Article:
Watch The First Eight Minutes Of Netflix's 'Stranger Things'

Starting tomorrow, you can binge watch season one of Netflix's Stranger Things. According to some of the early reviews and reactions, that's how this sci-fi mystery is most likely going to be consumed by audiences. Before you watch close to eight hours of The Duffer Brothers' show, you can watch the first eight minutes from Stranger Things.

Below, check out the Stranger Things opening and the early buzz.

The Duffer Brothers wrote Stranger Things, and except for two episodes directed by executive producer Shawn Levy (Real Steel), they directed most of it. The series takes place in Hawkins, Indiana, where Joyce's (Winona Ryder) son, Will Byers (Noah Schnapp), has gone missing. When the boy's closest friends go looking for him, they stumble upon Eleven (Millie Bobby Brown), a young girl that might know where their friend is and what's happening to their small, once peaceful town.

Here are the first eight minutes of Stranger Things, not including the opening credits with a piece of music from Kyle Dixon and Michael Stein (The Guest) that sets the tone just right for this show:

So far, the reviews have been enthusiastic, with most critics suggesting the show is more than a trip down nostalgia lane. Here are a few excerpts from the early reviews of Stranger Things:


Barely a scene goes by without some kind of echo of E.T. or Jaws or The Body (the King story that became Stand By Me), to name just three, and at times the characters just come right out and cop to the story's inspirations: in trying to explain one bit of supernatural information to a pair of skeptics, a woman asks them, "You read any Stephen King?" But the series, created and primarily directed by filmmaking brothers Matt and Ross Duffer (Wayward Pines) doesn't feel like a hollow nostalgia exercise. It's not Super 16. Over the course of the eight hours, the story and characters take on enough life of their own so that the references don't feel self-indulgent, and so that the series can be appreciated even if you don't know the plot of E.T. or the title font of Stephen King's early novels (a huge influence on the show's own opening credits) by heart.

The adult critic in me could pick apart a few of the beats of Netflix's "Stranger Things," premiering in its entirety tomorrow, July 15th, but the teenager in me—the kid who adored the work of Steven Spielberg and read every book by Stephen King—just wants to tell you that it's awesome. It starts a little slow, but builds speed and tension at a remarkable, consistent pace—every episode is more entertaining than the one before. The rising action of this clever tale is structured in such a way that I expect most Netflix users even remotely interested to be done by the end of the weekend. Heck, you might be up all Friday night. Trust me. It's worth it.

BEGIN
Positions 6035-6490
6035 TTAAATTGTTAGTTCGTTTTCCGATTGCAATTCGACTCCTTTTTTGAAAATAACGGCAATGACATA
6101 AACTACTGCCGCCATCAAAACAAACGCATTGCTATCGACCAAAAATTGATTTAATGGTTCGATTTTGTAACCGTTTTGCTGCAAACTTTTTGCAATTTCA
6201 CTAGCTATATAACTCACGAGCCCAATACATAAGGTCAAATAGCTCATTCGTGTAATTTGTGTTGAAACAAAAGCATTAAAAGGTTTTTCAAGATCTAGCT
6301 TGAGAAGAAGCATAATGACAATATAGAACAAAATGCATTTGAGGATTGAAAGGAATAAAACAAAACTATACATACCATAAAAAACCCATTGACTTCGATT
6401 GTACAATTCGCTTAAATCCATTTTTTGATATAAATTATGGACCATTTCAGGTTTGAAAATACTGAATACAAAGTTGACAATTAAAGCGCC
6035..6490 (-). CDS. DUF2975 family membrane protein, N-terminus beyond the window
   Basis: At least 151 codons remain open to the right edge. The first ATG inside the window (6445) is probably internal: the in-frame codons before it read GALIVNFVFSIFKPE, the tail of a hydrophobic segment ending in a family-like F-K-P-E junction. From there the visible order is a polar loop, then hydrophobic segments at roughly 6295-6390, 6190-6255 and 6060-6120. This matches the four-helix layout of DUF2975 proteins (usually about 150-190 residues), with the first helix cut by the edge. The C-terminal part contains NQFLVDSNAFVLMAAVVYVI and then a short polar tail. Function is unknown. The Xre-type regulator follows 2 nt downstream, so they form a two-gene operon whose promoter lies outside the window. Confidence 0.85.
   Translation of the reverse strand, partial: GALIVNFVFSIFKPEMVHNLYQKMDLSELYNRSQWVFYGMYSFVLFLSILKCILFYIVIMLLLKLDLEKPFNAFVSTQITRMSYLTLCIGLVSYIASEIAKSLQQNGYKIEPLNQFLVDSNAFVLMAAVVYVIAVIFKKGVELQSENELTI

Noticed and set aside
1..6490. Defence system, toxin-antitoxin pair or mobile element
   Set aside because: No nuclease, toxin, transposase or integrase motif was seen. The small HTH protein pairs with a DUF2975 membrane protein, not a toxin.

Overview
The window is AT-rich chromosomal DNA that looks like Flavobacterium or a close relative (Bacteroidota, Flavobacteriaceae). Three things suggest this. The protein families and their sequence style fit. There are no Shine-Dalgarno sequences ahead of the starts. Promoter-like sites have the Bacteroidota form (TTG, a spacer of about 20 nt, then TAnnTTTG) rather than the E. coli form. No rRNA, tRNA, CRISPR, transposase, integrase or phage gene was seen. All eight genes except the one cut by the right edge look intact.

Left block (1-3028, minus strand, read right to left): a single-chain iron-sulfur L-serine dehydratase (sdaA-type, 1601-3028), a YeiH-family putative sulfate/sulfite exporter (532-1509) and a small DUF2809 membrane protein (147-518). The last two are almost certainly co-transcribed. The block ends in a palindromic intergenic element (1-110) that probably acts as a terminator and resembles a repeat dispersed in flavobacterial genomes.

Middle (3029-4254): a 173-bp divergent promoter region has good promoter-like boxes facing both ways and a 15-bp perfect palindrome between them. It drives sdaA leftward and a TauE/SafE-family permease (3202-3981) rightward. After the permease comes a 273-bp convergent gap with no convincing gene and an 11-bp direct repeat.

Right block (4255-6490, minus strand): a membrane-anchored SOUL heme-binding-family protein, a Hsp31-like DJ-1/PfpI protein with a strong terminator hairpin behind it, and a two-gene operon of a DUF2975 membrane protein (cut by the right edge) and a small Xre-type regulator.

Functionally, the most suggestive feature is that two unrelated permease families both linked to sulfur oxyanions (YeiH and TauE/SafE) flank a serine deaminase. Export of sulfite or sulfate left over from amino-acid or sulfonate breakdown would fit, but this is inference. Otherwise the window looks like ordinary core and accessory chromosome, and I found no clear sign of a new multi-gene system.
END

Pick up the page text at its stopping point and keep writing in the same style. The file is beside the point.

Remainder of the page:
Entertainment Weekly:

Even as '80s pastiche, there's little unique about Stranger Things—the plot and novelty are stretched thin at eight hours. But it gathers momentum in episode 4 and generates pleasure in the convergence of various story lines. The themes of friendship, mortality, and ­collective responsibility are stirring if superficial. What moved me most was Eleven's poignant heroism and metaphor for degrading exploitation and wish-fulfillment fantasy. There's a beat that evoked, for me, Twin Peaks, that strange thing of the '90s. Stranger Things has promise as a peculiar and critical historical survey of geek culture. For now, it seems content to just geek out on it.

AV Club:

In fact, Stranger Things is stylish, beguiling, and eminently bingeable, but it isn't skeptic-proof. The Duffer brothers, who previously worked on Fox's surprisingly compelling Wayward Pines, should know by now that open-ended supernatural mysteries are going to dissuade some viewers, particularly those who have felt duped by such stories in the recent past. But anyone willing to push through their resistance will find a borderline hypnotic show that could be to this summer what USA's Mr. Robot was to last summer: a hyper-stylized niche series that feels essential even at its wobbliest.

USA Today:

Friday, Netflix debuts Stranger Things (** 1/2 out of four), a multi-sourced, 1980s-set horror homage to Steven Spielberg films such as E.T., The Goonies and Poltergeist that — at about eight hours — exceeds the length of all three films combined. If you want to emulate Spielberg, don't mimic his themes; study his skill at propelling a story forward and tailoring it for its audience.

Vanity Fair:

It took me about a week to watch all eight episodes of the first season of Stranger Things, Netflix's terrific new monster mystery show premiering on July 15. During that time, I had to explain the series to friends who asked what I was currently watching at work. The best, quickest summary I came up with was that Stranger Things is a "kids on bicycles" kind of a thing. You know: kids tooling around on Huffys, going on some grand, small-town adventure. Something in the spirit of E.T., but definitely darker. Stranger Things is more than that, though, so this quick explanation never really felt like it sufficed. There are kids and there are bikes, but there's also much more: a deep, grown-up ache at the center of the series that makes for a show that's as curiously moving as it is scary.

I'm about halfway through Stranger Things, so I can't write too much about the quality of the series. With that said, a lot of these reviews seem to be on the money, especially regarding the younger cast's charm and an appealing tone that evokes the laughs, sadness, and danger of classic kid-led adventure movies we rarely see anymore. The show's influences are unmistakable, but so far, Stranger Things is standing on its own, despite its familiarity. It'd be surprising if a lot of people don't find themselves devouring the series in one sitting this weekend.